I'm developing a small "colour picker" app in VB.Net to get the colour at a particular pixel anywhere on the screen (ie: not in the form).
I understand I have to call the Win32 API to do this, perhaps trapping the WM_LBUTTONDOWN event but I'm really confused as to how I am meant to do this from a VB.Net program. I know I have to define the functions I want to use from user32.dll (or whatever dll I use) but over and above that I'm lost as to how to actually trap the left mouse-button down event.... can anybody give me an example or point me to where to look for examples? I looked at MSDN - but it just made me more confused and couldn't even find a single example of how to do it!
Any help would be greatly appreciated!
It sounds like you want to be able to track mouse movement anywhere on the screen, and read the pixel color from the screen at the current mouse point.
Here's a rough idea of where to start...
Tracking mouse moves is just a matter of making your form handle the MouseMove event (in VB.NET select the Events view in the Property window and double-click the MouseMove event, then insert your code in the Sub provided.
However, a form normally only recieves MouseMove events while the mouse is over it, not while the mouse is outside it. To work around that, you can just set the Form.Capture property to true on your form. You'll probably want to set this to true on mouse down, and set it back to false on mouse goes up (so your user's don't get 'stuck' in your app!). So just add MouseDown and MouseUp event handlers to your form and set the property in there accordingly.
Once your form is getting mouse moves for the entire screen, you simply need to convert the incoming mouse coordinates from client (form) coords to screen coords using the PointToScreen method.
Now all you need to do is read the pixel at that screen coordinate. This is a bit trickier - maybe someone else has sample code for this? May require calling raw Win32 graphics APIs. You basically need to get the DC for the screen - using GetDC or GetScreenDC - then call GetPixel on that DC, then release the DC afterwards.
Having a Graphics object to play with would certainly be easier than calling the raw Win32 APIs. But I'm not sure you can create a .NET Graphics object for the entire screen. Maybe try calling Graphics.FromHwnd or Graphics.FromHDC with a null handle, and see if that works? Just a guess.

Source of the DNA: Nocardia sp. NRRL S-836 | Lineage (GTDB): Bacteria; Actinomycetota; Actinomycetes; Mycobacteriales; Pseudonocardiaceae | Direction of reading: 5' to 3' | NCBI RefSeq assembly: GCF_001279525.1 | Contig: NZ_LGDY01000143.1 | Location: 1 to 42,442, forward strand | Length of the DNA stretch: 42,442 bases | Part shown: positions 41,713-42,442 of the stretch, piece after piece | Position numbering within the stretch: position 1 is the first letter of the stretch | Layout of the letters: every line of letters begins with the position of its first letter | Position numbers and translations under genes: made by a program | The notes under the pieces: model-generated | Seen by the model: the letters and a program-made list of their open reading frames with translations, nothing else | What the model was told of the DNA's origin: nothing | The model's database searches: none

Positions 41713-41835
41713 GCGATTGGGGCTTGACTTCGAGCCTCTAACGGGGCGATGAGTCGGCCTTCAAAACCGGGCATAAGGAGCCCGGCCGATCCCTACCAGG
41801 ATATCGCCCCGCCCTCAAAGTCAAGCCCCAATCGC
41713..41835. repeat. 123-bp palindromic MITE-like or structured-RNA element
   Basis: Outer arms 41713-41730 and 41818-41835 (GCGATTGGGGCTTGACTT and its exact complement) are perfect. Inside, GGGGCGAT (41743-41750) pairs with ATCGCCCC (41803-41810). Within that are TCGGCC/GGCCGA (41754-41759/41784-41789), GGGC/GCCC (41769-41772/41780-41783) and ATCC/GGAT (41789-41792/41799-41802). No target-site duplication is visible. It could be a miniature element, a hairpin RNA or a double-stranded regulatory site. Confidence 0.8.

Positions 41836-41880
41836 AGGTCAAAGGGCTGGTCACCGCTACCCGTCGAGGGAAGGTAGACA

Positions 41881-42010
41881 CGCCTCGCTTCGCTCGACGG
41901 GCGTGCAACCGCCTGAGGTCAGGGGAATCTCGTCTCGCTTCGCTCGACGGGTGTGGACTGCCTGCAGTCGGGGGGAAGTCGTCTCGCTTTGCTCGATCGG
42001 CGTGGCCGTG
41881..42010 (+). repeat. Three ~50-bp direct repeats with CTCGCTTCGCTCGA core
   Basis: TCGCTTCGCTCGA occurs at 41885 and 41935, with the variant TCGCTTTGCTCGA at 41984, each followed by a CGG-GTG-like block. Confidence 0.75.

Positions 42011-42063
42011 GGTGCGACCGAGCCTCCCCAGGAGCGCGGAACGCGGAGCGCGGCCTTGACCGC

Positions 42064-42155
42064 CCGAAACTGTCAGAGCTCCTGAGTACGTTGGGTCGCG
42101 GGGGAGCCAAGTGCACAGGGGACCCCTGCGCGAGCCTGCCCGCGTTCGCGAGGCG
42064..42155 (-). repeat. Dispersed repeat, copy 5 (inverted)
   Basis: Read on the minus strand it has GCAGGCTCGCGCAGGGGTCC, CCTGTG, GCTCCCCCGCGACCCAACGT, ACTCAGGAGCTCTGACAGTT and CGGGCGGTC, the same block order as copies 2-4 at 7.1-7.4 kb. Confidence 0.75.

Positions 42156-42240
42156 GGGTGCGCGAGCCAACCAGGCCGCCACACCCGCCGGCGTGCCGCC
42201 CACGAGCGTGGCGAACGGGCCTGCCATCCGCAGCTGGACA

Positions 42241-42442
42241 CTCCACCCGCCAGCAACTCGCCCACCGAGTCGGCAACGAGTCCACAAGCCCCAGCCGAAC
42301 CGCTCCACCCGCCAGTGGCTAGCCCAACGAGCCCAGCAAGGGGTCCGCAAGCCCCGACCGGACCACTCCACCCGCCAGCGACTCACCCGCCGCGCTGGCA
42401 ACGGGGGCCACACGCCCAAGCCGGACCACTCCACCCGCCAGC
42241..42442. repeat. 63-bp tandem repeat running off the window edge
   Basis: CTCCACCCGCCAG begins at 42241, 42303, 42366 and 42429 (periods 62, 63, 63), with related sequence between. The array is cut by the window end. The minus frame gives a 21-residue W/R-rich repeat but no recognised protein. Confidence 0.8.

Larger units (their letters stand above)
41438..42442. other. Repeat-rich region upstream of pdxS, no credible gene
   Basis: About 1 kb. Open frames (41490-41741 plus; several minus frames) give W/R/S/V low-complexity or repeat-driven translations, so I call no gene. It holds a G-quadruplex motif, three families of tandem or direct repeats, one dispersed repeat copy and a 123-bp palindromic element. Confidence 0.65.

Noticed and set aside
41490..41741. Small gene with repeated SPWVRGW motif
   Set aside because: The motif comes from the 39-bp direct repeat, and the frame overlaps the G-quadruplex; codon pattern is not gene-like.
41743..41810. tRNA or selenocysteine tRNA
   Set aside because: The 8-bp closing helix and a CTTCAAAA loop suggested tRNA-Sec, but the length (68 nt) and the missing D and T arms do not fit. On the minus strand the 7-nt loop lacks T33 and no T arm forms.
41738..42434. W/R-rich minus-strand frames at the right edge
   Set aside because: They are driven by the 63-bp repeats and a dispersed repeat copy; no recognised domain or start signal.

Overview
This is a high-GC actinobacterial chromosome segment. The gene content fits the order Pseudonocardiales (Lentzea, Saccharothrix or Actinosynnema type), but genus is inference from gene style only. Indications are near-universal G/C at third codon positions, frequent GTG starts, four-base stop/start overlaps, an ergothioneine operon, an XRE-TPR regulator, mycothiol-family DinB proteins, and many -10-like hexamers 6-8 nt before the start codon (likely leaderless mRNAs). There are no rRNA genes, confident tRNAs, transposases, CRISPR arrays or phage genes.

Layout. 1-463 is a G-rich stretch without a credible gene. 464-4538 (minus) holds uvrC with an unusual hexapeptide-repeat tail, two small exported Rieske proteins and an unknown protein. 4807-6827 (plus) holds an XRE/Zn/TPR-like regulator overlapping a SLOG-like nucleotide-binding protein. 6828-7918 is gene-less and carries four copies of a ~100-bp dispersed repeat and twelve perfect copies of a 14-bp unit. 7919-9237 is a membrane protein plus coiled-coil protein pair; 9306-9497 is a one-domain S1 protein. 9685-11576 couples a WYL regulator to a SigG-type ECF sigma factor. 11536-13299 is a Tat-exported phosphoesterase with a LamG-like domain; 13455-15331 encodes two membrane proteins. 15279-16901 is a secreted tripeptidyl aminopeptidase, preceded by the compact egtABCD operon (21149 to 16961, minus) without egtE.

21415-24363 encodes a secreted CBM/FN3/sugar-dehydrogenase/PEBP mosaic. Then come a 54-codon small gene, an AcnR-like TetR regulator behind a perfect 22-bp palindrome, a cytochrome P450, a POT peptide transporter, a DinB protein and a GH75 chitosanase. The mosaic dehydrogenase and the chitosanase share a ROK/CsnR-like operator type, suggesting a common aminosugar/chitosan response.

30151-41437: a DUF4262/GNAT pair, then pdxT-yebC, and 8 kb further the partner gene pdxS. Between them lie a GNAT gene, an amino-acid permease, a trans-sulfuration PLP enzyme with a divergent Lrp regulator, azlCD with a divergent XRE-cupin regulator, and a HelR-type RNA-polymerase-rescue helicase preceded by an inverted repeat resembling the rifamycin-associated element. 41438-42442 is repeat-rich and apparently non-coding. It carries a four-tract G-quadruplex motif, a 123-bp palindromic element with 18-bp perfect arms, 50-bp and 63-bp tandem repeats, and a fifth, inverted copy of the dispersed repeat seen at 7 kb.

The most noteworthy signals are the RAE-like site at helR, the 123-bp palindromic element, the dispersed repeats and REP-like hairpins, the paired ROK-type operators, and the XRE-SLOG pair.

Hope this helps.
Thanks very much for that - just the sort of thing I was looking for!
I already have a routine that calls the API to get the cursor position and the colour under it (GetPixel fom GDI32.dll) but it was the mouse click handling I wanted to add.
I'll have a look into doing it the way you suggested and maybe get back to you if I have any more Q's.
Just wanted to let you know that it worked beautifully! I put a button on my form which the user clicks when they want to pick any colour on the screen. I turn form.capture on when this button is clicked then wherever the mouse button is subseqeuetly released I get that pixel position, turn capture off then call the class I already had to do the gdi32.dll DC and GetPixel stuff stuff... et voila - I have the exact colour of any pixel on the screen!
I think it was the form.capture that was the secret here... I had no knowledge of this function - yet another example of the fantastic abilities of .Net!!
Many thanks again for the tips...
Although I believe .NET is an excellent foundation, this is not a "fantastic" feature. ;)
Actually, the Win32 API has had this for a long time is is normally used extensively in drawing and "drag and drop" type applications (Including Visual Studio and other WYSYWIG type editors).
The actual Function is:
HWND SetCapture(HWND hWnd);
And is in the in the User32.dll